One of the Cobwebs clients Meta named in these violations was New Zealand, along with Saudi Arabia, Hong Kong and other countries. “In addition to targeting related to law enforcement activities, we also observed frequent targeting of activists, opposition politicians and government officials in Hong Kong and Mexico.”

Well, that’s awkward. Especially considering that per RNZ, MBIE’s “business case had specified the tools must be able to search the encrypted WhatsApp platform, and span audio, video, images and text – collecting information without a person knowing – which could include family details, financial, health, political and religious information.” Further, documents RNZ obtained showed that MBIE’s intelligence spy unit MI “had sought and got the ability through Cobwebs to reach into people’s private Whatsapp channels, as well as search the likes of Facebook and Twitter”. 

Responding to Meta’s threat report, Cobwebs CEO Udi Levy, one of three ex-Israel Defence Force intelligence operatives who founded the company, told Israeli business daily Globes, “This report was false.” 

But that was then, and this is now-ish. An investigation by Vice found that Cobwebs’ core system, Tangles, was marketed as late as 2023 as being designed to circumvent changes social media sites make to their API rules. If you’re unfamiliar, APIs handle a wealth of sensitive user data and rule changes often come after breaches, or similar inappropriate access (like Cambridge Analytica). Currently, Cobwebs’ Web Intelligence Webinar explains that one of its main challenges and goals is to “get past privacy restrictions as much as possible”.

Conceptual image with a bunch of floating eyeballs in different sizes overlooking a red phone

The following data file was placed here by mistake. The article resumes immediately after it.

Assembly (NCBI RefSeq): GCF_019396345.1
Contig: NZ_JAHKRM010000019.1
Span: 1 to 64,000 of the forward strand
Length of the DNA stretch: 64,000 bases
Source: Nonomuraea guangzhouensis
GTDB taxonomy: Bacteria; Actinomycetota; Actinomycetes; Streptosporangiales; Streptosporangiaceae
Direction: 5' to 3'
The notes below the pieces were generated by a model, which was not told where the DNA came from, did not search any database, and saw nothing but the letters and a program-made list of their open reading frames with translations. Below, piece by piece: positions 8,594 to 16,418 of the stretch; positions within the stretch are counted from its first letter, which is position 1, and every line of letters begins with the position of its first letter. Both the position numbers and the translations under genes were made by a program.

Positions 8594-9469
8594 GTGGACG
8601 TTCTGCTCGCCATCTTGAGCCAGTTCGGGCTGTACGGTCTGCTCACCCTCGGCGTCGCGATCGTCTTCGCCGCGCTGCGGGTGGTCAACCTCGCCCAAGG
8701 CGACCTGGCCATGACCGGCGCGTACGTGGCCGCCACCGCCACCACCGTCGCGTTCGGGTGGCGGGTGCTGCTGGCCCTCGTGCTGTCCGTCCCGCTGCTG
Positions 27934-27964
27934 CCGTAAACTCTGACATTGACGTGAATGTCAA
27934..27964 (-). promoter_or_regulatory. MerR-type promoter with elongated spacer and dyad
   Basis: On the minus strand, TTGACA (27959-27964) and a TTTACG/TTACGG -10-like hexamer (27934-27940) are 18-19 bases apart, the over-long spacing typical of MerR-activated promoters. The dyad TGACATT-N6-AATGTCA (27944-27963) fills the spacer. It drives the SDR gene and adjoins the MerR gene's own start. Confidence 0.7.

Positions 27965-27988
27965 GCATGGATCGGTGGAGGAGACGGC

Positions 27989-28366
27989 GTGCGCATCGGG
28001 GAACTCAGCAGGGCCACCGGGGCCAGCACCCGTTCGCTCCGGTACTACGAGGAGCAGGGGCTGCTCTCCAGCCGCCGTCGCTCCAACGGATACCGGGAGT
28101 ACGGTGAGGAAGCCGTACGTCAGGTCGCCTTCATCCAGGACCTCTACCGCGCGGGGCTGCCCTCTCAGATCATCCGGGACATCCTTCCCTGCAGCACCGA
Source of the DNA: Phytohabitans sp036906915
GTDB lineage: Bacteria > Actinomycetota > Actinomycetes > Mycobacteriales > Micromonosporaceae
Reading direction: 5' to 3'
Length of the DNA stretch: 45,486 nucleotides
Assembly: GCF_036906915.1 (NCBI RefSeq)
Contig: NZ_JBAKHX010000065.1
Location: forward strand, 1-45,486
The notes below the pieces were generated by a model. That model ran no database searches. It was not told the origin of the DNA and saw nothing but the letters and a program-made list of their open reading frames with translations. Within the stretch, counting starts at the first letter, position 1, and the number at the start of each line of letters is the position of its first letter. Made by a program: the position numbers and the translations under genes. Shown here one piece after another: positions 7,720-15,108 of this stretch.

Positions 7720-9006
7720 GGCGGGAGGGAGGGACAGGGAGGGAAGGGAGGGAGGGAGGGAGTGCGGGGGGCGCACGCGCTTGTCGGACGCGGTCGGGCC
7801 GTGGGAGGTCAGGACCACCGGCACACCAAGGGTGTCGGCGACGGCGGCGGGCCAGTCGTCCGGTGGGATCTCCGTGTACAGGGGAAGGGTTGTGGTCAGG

Image: Getty Images

It’s good MBIE let that contract lapse this year, though I bet it was uncomfortable to be in the room during 2023’s US Summit for Democracy. That’s when New Zealand joined 11 nations, including Australia, the United Kingdom and the United States, in agreeing to responsible use of commercial spyware. “Israel, a key spyware exporter, is not part of the deal,” reported Cyberscoop. “At time of purchase, Cobwebs Technologies was an Israeli-based company,” MBIE said in its email comments to The Spinoff. “In July 2023, Cobwebs Technologies was acquired by Spire Capital, changing ownership to a wholly owned US company.”

Let’s just hope MBIE makes sure to get all its data back after the breakup. Cobwebs offers clients the options of self-storing the data, or keeping it on Cobwebs’ own servers. Among what information RNZ was able to obtain, “One of the documents, the business case, shows Cobwebs stores the data.” 

An OIA obtained by RNZ showed that MBIE’s “data collected using the Cobwebs tools is stored in Australia”. That’s also where the Office of the Privacy Commissioner stores their data, confirming via email: “It made this decision following a full privacy impact assessment (PIA)… It is our expectation that agencies also undertake this level of care.”

We still don’t know who might’ve been swept up in those Cobwebs-powered MBIE dragnet searches. One of the serious risks inherent in products like those sold by Cobwebs is that they scrape data indiscriminately and profile people inaccurately, with lots of racial bias and collateral collection of innocent people’s data, not just those under suspicion – even on a good day, when they’re not bragging about breaking API rules like Cobwebs has

MBIE (which Immigration New Zealand is part of) told The Spinoff via email: “The Cobwebs tools were not focused on any specific nationality or ethnic group. They were solely used for the purpose of managing the risk of, including preventing, maritime mass arrivals.” 

MBIE acknowledged, “A mass arrival has never arrived in New Zealand; however, they have in many other countries and present an ongoing risk.”

In light of that, the pretence that New Zealand needs to protect itself from mass maritime arrivals feels like the half-drawn horsie meme of excuses. Unless MBIE has a time travel machine, in which case concerns about invading boatloads of migrants are warranted. 

Anyway, we all hope the Office of the Privacy Commissioner gets to go on the next MBIE surveillance-as-a-service shopping trip. It does too, telling The Spinoff it “would expect to be informed of any significant surveillance procurement by a government agency particularly where this technology is new or untested in New Zealand. Our expectation is that the agency would have conducted a PIA and provided assurance to the Privacy Commissioner.”

So who is Aotearoa’s next top surveillance model? It sure seems like MBIE’s trust in Cobwebs may have been misplaced, and we wish them luck in their next cyber mercenary Tinder match.